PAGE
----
Gosh the Flight Attendants on ANA are very nice.. I have had a few UA Codeshares on ANA, and have received wonderful service. They smile, offer snacks and drinks when not even asked and most of all they are so friendly. Thanks and Safe Travels
Speaking of friendly Japanese flight attendants...
You won't find a greater sense of entitlement than with the American workforce in my opinion. We are going through retraining at Amtrak to provide a better customer experience, and I find myself floored by what some people say - that we are understaffed and underpaid, when in fact the price of our very labor is likely to kill our own jobs within the next five years. We are understaffed - less people working on board than ever and our revenue needs to grow enormously to become sustainable as a business, but whining about it won't fix it, and customer service is the name of the game.
It's hard to get up in the morning after 5 hours of crappy sleep on a wafer thin mattress in a moving room smaller than an average home powder room, then stand on your feet for 16 hours trying to smile and answer the same questions for hundreds of people... but it's the life I chose, and if I don't like it, I should vacate my own position, find a new job (which I likely cannot for equal pay and time off), and let an eager unemployed person take my place.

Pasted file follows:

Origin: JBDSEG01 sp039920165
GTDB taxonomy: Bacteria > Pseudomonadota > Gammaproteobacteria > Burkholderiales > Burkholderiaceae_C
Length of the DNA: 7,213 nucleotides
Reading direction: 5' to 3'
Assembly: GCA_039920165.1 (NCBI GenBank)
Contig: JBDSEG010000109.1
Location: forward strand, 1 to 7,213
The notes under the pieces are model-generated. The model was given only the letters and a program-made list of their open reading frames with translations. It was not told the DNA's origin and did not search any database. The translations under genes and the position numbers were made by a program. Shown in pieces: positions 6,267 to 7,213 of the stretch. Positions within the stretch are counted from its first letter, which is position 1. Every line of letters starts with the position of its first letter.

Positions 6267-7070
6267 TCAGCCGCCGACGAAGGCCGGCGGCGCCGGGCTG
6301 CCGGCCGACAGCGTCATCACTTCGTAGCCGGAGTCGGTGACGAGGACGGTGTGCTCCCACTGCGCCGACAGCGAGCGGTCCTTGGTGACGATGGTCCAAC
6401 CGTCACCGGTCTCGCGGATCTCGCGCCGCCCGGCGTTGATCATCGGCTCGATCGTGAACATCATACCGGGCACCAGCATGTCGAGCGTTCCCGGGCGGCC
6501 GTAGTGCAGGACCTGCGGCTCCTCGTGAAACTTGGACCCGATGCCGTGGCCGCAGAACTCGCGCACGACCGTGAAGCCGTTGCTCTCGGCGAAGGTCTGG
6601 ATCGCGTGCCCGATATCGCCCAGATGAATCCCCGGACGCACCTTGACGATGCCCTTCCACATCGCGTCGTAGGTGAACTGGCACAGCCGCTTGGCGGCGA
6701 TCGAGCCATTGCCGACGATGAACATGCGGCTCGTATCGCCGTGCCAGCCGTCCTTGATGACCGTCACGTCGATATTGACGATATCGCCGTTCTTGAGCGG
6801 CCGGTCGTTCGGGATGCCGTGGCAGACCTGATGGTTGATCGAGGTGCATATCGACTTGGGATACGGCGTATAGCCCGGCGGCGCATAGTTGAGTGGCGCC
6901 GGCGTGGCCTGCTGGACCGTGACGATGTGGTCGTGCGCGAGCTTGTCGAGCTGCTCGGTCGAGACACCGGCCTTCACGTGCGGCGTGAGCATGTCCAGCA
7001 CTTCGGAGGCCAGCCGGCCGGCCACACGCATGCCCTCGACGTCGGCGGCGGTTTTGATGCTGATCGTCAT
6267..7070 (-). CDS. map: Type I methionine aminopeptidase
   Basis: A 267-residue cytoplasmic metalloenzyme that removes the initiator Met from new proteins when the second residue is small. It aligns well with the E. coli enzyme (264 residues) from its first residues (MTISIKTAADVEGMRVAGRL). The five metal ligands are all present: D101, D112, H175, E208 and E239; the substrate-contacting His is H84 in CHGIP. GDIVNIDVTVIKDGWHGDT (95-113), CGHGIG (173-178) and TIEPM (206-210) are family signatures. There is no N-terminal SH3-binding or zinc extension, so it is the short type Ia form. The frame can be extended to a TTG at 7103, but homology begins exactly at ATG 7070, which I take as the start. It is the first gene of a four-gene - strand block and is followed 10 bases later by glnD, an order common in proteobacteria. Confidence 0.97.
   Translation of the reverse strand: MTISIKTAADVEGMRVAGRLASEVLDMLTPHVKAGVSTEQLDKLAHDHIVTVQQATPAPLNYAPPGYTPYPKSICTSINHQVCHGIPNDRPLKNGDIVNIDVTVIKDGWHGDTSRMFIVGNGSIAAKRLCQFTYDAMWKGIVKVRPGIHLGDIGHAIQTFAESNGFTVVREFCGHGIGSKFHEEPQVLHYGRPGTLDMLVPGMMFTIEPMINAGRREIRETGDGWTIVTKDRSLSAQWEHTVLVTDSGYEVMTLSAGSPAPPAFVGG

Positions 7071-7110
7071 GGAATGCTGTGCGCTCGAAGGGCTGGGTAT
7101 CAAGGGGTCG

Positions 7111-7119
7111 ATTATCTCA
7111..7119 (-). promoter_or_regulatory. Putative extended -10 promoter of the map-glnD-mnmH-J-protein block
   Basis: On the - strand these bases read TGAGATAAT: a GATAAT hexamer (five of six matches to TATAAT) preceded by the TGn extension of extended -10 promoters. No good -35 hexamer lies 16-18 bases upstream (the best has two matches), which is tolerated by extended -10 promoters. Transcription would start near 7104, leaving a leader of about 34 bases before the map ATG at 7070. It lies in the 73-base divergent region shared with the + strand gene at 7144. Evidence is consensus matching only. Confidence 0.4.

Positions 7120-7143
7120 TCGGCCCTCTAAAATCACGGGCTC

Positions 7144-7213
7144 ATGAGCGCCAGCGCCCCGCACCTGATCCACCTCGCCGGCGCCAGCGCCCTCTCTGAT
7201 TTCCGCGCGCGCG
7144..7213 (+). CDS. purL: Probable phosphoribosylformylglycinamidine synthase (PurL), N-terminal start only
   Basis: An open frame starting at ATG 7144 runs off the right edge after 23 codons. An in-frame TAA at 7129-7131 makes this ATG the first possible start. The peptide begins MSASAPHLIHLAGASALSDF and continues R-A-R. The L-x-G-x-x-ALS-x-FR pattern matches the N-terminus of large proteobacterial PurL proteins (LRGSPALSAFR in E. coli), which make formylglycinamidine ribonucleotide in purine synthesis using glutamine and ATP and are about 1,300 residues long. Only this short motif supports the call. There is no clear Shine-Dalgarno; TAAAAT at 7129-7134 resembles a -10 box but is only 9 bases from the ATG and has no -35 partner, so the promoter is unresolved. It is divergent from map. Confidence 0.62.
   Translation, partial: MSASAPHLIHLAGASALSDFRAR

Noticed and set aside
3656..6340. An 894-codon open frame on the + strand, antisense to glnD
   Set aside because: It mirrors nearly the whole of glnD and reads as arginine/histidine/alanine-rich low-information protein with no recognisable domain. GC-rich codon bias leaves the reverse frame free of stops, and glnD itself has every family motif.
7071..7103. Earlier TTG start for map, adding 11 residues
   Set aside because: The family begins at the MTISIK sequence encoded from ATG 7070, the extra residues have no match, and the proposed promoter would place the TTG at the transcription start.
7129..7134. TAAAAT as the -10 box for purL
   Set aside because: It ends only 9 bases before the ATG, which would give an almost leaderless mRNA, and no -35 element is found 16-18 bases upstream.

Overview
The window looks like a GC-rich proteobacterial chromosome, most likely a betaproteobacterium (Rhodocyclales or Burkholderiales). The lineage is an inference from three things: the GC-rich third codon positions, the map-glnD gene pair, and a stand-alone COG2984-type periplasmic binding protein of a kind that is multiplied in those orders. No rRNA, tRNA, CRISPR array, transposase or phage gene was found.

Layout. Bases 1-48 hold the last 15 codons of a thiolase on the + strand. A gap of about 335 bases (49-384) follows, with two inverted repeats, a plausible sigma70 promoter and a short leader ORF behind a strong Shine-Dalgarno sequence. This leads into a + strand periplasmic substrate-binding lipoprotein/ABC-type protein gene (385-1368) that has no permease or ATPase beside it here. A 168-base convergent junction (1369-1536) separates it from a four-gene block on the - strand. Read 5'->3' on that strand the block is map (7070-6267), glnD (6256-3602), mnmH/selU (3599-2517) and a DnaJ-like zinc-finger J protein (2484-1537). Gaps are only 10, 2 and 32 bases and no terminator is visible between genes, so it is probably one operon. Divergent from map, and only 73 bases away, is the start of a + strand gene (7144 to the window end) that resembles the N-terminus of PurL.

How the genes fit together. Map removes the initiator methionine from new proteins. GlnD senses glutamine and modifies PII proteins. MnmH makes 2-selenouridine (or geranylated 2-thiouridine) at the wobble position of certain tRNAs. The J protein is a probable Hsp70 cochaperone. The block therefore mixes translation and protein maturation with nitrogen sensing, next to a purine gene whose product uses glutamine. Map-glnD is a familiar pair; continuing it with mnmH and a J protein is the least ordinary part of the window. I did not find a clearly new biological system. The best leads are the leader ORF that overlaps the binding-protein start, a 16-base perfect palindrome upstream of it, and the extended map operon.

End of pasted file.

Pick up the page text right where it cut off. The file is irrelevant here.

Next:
Again... as tough as it can be to be nice when you're hungry and tired and feeling overworked... guess what? Flight attendants signed up for their job just like I did, and providing a good customer experience should be right under safety in their job description. Don't like your job? 500 people will line up to do it in your stead.
And that's why I'd make a lousy manager...
As far as unions go, much of what the airlines can set as their work rules is based on the Railway and Airline Labor Act. Working 16 hour days for no overtime is part of that. If more people were unwilling to work under these conditions, there would be more push for change, but I for one would rather smash the 195 hours I work in a month into the 12 days I actually work (3 trips, 4 days each) so I can enjoy the other 18 days of the month on a tropical beach or at least enjoy it at home. That's the tradeoff.